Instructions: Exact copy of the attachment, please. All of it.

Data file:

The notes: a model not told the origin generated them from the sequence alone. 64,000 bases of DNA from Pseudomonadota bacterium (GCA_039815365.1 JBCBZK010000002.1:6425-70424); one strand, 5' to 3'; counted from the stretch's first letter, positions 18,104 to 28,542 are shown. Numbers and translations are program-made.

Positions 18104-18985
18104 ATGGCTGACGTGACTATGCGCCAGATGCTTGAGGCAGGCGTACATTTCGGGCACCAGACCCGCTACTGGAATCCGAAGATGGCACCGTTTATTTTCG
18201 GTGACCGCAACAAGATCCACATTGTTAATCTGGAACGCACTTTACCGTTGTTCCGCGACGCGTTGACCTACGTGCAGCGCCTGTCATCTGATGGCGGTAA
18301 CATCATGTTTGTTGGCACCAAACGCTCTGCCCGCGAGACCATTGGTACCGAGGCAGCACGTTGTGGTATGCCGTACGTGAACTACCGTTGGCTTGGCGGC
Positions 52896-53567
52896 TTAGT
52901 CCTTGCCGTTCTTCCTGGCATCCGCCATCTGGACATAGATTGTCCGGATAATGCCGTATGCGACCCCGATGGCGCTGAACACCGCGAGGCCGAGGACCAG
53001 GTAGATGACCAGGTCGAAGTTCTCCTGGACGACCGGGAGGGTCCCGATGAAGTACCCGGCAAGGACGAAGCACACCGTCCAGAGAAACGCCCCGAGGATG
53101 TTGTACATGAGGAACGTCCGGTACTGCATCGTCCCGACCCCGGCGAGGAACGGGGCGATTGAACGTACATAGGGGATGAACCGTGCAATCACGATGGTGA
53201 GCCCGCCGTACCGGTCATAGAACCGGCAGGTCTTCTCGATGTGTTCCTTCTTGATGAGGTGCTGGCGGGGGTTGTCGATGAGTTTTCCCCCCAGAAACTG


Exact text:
The notes: a model not told the origin generated them from the sequence alone. 64,000 bases of DNA from Pseudomonadota bacterium (GCA_039815365.1 JBCBZK010000002.1:6425-70424); one strand, 5' to 3'; counted from the stretch's first letter, positions 18,104 to 28,542 are shown. Numbers and translations are program-made.

Positions 18104-18985
18104 ATGGCTGACGTGACTATGCGCCAGATGCTTGAGGCAGGCGTACATTTCGGGCACCAGACCCGCTACTGGAATCCGAAGATGGCACCGTTTATTTTCG
18201 GTGACCGCAACAAGATCCACATTGTTAATCTGGAACGCACTTTACCGTTGTTCCGCGACGCGTTGACCTACGTGCAGCGCCTGTCATCTGATGGCGGTAA
18301 CATCATGTTTGTTGGCACCAAACGCTCTGCCCGCGAGACCATTGGTACCGAGGCAGCACGTTGTGGTATGCCGTACGTGAACTACCGTTGGCTTGGCGGC
Positions 52896-53567
52896 TTAGT
52901 CCTTGCCGTTCTTCCTGGCATCCGCCATCTGGACATAGATTGTCCGGATAATGCCGTATGCGACCCCGATGGCGCTGAACACCGCGAGGCCGAGGACCAG
53001 GTAGATGACCAGGTCGAAGTTCTCCTGGACGACCGGGAGGGTCCCGATGAAGTACCCGGCAAGGACGAAGCACACCGTCCAGAGAAACGCCCCGAGGATG
53101 TTGTACATGAGGAACGTCCGGTACTGCATCGTCCCGACCCCGGCGAGGAACGGGGCGATTGAACGTACATAGGGGATGAACCGTGCAATCACGATGGTGA
53201 GCCCGCCGTACCGGTCATAGAACCGGCAGGTCTTCTCGATGTGTTCCTTCTTGATGAGGTGCTGGCGGGGGTTGTCGATGAGTTTTCCCCCCAGAAACTG